The better relationships that employees have with each other, the better work that will come from them. Employees who have friends and positive interactions with each other are likely to work well together on projects. The open floor plan helps employees grow those important relationships right from their own desk, and helps everyone be included.
While there are many pros to open office spaces, there are also many cons. The number one issue is that many employees complain that they get very distracted in an open-plan. While the open space allows for informal interactions, it can also make it difficult to opt out of interactions happening right next to you.
Many workers like to get “in the zone” while working, and can really focus in for a chunk of time while they are working. An open-plan space can interrupt that zoned-in time and cause breaks in employee concentration and focus.
Some studies show that some open office spaces can increase the chances of people to get sick, and can make office workers take more sick days. Because there are minimal or no barrier walls around the workplace, germs can be floating around in all the open spaces.
Similarly, with more coworkers out in the open together, germs that do get out are likely to spread and spread more quickly. An increase of sick employees reduces the productivity that can happen in the workplace. Even if employees don’t need to take a sick day, if they’re a little under the weather they are likely to be far less productive.
Research shows that while the intention of open offices is to increase productivity, that is often not the case. Open offices can be loud and distracting, which can cause colleagues to put on headphones and stay at their station so they can focus in on work. They often opt to use email and chat instead, to avoid being sucked into the distraction of the work environment around them.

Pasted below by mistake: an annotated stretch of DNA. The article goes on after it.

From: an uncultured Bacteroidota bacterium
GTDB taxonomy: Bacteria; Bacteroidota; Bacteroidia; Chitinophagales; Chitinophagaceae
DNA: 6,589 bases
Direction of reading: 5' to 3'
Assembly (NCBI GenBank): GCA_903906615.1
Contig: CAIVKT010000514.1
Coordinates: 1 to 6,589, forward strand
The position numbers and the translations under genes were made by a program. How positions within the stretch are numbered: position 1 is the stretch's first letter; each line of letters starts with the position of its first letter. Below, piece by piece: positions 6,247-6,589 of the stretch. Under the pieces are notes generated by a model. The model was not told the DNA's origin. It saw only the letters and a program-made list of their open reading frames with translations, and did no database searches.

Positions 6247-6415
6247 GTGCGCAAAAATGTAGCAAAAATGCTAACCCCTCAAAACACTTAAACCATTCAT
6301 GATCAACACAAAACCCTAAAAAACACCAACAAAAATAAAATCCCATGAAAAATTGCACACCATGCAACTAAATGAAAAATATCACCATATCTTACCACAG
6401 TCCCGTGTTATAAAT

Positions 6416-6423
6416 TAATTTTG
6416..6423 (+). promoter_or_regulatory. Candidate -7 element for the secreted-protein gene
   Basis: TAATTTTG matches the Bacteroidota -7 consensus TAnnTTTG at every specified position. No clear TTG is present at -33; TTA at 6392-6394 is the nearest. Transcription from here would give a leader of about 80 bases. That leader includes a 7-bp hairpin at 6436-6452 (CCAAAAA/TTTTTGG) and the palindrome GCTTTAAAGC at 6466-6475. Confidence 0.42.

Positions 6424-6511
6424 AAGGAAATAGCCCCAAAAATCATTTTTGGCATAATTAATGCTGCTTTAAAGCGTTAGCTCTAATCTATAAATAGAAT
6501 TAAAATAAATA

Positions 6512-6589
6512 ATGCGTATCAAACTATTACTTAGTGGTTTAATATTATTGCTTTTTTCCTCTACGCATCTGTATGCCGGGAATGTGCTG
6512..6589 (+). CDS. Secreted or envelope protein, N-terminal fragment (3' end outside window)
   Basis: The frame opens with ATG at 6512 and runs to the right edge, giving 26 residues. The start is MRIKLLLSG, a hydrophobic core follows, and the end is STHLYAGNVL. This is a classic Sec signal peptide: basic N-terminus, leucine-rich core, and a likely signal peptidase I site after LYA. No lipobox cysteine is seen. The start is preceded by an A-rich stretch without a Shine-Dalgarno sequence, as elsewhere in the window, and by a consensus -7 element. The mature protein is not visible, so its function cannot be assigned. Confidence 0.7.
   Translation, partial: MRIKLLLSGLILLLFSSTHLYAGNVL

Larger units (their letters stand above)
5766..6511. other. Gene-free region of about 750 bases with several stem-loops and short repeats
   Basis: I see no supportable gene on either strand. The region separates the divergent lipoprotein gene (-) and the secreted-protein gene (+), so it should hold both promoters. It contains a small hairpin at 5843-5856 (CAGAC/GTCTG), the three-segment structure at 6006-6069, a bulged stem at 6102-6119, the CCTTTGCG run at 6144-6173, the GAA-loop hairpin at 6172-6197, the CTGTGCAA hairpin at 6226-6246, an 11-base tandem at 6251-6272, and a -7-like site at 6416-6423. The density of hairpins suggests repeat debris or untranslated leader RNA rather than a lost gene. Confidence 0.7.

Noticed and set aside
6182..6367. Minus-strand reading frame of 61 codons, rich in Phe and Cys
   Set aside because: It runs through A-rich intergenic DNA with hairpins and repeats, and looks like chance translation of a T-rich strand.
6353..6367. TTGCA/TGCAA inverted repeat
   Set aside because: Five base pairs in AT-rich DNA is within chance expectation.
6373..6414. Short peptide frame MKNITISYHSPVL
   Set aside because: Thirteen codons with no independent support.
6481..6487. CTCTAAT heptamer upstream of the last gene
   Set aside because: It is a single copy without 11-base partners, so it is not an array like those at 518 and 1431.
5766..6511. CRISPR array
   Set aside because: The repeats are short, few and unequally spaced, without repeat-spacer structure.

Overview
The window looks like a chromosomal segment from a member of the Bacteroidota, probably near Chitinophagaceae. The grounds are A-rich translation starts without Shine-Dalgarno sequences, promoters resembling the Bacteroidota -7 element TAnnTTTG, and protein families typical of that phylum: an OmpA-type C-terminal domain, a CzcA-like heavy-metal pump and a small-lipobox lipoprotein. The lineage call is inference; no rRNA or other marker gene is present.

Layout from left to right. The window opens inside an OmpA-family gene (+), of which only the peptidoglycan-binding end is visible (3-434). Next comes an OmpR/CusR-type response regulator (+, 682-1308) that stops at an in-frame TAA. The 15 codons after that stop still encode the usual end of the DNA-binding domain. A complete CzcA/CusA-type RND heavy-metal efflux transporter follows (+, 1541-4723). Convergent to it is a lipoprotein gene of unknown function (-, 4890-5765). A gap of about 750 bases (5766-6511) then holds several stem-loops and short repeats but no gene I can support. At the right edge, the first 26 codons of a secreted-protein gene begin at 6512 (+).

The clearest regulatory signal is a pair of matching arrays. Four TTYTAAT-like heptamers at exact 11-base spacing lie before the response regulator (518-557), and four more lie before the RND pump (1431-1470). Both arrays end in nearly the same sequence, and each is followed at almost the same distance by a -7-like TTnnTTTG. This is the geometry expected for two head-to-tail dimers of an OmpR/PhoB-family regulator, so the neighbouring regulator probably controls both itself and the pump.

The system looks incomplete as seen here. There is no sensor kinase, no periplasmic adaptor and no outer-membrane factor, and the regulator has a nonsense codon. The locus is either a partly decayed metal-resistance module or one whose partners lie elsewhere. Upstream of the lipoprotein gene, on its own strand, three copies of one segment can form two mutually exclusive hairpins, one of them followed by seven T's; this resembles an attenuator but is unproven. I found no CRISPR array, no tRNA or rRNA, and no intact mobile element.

Studies show that email communication can actually decrease productivity for those who are working in a workplace On simple questions that would be easy to reply to, the need to create an email can slow down the workflow, and the back and forth can waste time.
Researchers are finding that people who work in open offices are often less satisfied with their office environment and their work. They feel they have less privacy, less opportunity to get done and get work done, and often have less positive interactions with their coworkers.
It’s not surprising that many employees don’t enjoy open offices. The concept of getting to openly interact is nice, but many colleagues find that the forced interaction of open offices makes their experience at work less positive. They feel they are being watched constantly by others, adding stress, and don’t have the option of when they want to interact with coworkers.
There are obviously pros and cons to open offices, and some employees will love the option while others won’t. The main thing a business manager can do to make open offices work, is be flexible. Listen to employees, pay attention to how people are responding, and be open to feedback.
Open offices aren’t the only options, business managers can give employees other alternatives for their work environment, like remote work or flexible hours. This allows them to navigate their open office in whatever way works best for them.
As a future or current business manager, creating a positive office environment is critical to ensuring your employees are happy and successful.